They Called Hitler “Great”, But Farrakhan Gets Punished
“So I said to the members of the press, ‘Why won’t you go and look into what we are saying about the threats on Reverend Jackson’s life?’ Here the Jews don’t like Farrakhan and so they call me ‘Hitler.’ Well that’s a good name. Hitler was a very great man. He wasn’t great for me as a Black man (See Hitler’s attitude toward Blacks) but he was a great German and he rose Germany up from the ashes of her defeat by the united force of all of Europe and America after the first world war. Yet Hitler took Germany from the ashes and rose her up and made her the greatest fighting machine of the twentieth century, brothers and sisters, and even though Europe and America had deciphered the code that Hitler was using to speak to his chiefs of staff, they still had trouble defeating Hitler even after knowing his plans in advance. Now I’m not proud of Hitler’s evil toward Jewish people, but that’s a matter of record. He rose Germany up from nothing. Well, in a sense you could say there is a similarity in that we are rising our people up from nothing, but don’t compare me with your wicked killers.
SOURCE: Hon. Min. Louis Farrakhan, March 11, 1984 Lecture
“Adolph Hitler is probably the last of the great adventurer-conquerors in the tradition of Alexander, Caesar and Napoleon…”
SOURCE: Author William Shirer, The Rise & Fall of the Third Reich
“In the summer of 1945 a 28-year-old John F. Kennedy was traveling through Europe as a Hearst war correspondent. His last stop was Germany, where he visited Adolf Hitler’s bomb-ravaged residence in the Bavarian Alps. (Just four months prior, the Führer had committed suicide in Berlin.)
Clearly impacted by his visit, Kennedy recorded his thoughts in his diary about the Nazi dictator.
“You can easily understand how that within a few years Hitler will emerge from the hatred that surrounds him now as one of the most significant figures who ever lived,” Kennedy wrote.
He added: “[Hitler] had boundless ambition for his country which rendered him a menace to the peace of the world, but he had a mystery about him in the way he lived and in the manner of his death that will live and grow after him. He had in him the stuff of which legends are made.”
“There is a general consensus about his historical importance (a term that does not imply a positive judgment). Hitler was principally, and alone, responsible for starting World War II.
His most amazing achievement was his uniting the great mass of the German (and Austrian) people behind him. Throughout his career his popularity was larger and deeper than the popularity of the National Socialist Party. A great majority of Germans believed in him until the very end. In this respect he stands out among almost all of the dictators of the 19th and 20th centuries, which is especially impressive when we consider that the Germans were among the best-educated peoples in the 20th century.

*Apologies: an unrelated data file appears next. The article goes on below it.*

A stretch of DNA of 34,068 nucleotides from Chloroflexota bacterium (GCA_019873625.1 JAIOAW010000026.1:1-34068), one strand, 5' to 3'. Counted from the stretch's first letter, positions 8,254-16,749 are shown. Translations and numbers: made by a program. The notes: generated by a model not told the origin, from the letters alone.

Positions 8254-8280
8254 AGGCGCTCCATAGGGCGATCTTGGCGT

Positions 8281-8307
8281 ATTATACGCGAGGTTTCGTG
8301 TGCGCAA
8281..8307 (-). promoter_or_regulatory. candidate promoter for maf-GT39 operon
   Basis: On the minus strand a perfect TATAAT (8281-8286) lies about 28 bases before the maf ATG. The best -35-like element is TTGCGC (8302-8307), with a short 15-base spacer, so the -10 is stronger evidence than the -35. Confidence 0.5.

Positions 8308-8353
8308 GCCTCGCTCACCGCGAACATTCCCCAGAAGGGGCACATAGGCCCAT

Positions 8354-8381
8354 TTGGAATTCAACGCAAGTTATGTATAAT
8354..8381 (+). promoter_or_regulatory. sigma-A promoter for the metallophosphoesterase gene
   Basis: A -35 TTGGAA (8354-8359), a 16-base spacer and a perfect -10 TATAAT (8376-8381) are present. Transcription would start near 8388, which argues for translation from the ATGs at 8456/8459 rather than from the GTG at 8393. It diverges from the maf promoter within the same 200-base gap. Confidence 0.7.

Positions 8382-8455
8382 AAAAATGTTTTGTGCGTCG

Of course, what contributed to this support were the economic and social successes, for which he fully took credit, during his early leadership: the virtual disappearance of unemployment, the rising prosperity of the masses, the new social institutions, and the increase of German prestige in the 1930s—achievements unparalleled in the histories of other modern totalitarian dictatorships. In spite of the spiritual and intellectual progenitors of some of his ideas there is no German national leader to whom he may be compared. In sum, he had no forerunners—another difference between him and other dictators.
By 1938 Hitler had made Germany the most powerful and feared country in Europe (and perhaps in the world). He achieved all of this without war (and there are now some historians who state that had he died in 1938 before the mass executions began, he would have gone down in history as the greatest statesman in the history of the German people).”
SOURCE: Encyclopedia Britannica
“JTA — “Herr Adolf Hitler of Germany would be covered with confusion if he dared to enter the strictly kosher home of Mrs. Rose Hitler, pretty young Jewish housewife, who lives at 233 E. 92nd Street, in the heart of Brooklyn’s Brownsville.”
That is the start of an improbable JTA article from June 1933, entitled “Kiss the Mezuzah — and meet the Brownsville Hitlers.” It is a snapshot of a time when Hitler was a recognizable, if increasingly ironic, Jewish surname in New York City. According to Rose Hitler, more than 30 families across the city bore the last name of the man who became the chancellor of Germany that year and one of history’s worst monsters.”
This startling information certainly places the statements made by the Honorable Minister Louis Farrakhan into proper historical context. It shows that from an academic, political and historical perspective one can identify Hitler’s significance and simultaneously rebuke and condemn his evil. The Minister did that in rejecting any connection between himself and “your wicked killers” of which Hitler most prominently typifies. Furthermore, in the English language the word “great” is not the equivalent of the word “good”. Consider the usage of “great” in the following ” the great white shark”; “Babylon the Great”; “the great Lakes”. At no point in the usage of “great” in these examples is it being used to suggest that the word being described as “great” is actually “good.”